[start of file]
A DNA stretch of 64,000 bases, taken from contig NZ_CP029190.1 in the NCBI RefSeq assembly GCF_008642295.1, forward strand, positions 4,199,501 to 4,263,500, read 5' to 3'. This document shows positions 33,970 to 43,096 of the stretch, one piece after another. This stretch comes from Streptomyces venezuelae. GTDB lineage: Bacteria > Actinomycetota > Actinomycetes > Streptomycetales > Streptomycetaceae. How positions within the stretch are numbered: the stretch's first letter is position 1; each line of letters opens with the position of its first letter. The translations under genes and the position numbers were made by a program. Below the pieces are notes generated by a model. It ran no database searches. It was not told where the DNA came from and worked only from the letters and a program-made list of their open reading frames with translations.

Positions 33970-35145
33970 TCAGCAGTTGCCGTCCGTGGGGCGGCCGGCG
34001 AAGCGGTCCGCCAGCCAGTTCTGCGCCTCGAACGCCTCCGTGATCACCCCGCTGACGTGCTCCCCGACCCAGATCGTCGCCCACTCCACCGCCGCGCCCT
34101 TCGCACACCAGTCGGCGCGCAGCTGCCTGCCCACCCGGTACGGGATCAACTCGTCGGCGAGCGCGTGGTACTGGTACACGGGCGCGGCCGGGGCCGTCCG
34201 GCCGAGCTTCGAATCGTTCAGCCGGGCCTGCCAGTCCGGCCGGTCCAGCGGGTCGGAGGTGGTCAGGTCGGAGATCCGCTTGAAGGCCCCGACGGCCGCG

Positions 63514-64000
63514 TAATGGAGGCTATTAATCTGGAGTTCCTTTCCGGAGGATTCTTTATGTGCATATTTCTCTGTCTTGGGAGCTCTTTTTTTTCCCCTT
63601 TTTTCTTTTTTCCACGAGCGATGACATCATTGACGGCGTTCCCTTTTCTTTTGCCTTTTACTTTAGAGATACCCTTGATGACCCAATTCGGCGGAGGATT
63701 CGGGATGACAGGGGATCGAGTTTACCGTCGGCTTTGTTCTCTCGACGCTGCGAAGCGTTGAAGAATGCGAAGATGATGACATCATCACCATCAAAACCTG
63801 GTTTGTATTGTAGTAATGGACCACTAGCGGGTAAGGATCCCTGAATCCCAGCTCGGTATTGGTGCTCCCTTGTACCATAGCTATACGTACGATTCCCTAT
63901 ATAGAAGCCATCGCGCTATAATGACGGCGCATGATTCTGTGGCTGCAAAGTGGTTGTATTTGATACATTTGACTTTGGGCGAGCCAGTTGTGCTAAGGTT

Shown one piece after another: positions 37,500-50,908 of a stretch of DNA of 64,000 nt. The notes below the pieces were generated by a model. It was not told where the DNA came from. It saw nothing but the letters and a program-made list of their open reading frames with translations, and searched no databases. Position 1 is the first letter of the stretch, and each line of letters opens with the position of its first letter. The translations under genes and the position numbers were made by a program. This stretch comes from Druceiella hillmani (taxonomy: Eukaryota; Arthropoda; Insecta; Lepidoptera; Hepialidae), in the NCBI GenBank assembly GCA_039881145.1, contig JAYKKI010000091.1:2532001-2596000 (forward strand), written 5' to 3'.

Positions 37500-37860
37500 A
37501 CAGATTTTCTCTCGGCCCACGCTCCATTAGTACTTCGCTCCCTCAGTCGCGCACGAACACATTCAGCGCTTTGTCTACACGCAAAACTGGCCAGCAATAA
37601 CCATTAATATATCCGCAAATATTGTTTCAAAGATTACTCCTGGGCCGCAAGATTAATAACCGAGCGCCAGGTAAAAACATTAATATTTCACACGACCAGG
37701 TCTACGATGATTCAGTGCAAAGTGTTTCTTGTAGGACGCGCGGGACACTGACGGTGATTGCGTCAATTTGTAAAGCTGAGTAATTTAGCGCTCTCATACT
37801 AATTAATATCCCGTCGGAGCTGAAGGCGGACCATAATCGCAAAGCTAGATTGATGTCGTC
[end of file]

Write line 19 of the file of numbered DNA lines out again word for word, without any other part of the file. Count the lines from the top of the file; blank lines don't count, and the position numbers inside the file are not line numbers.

37801 AATTAATATCCCGTCGGAGCTGAAGGCGGACCATAATCGCAAAGCTAGATTGATGTCGTC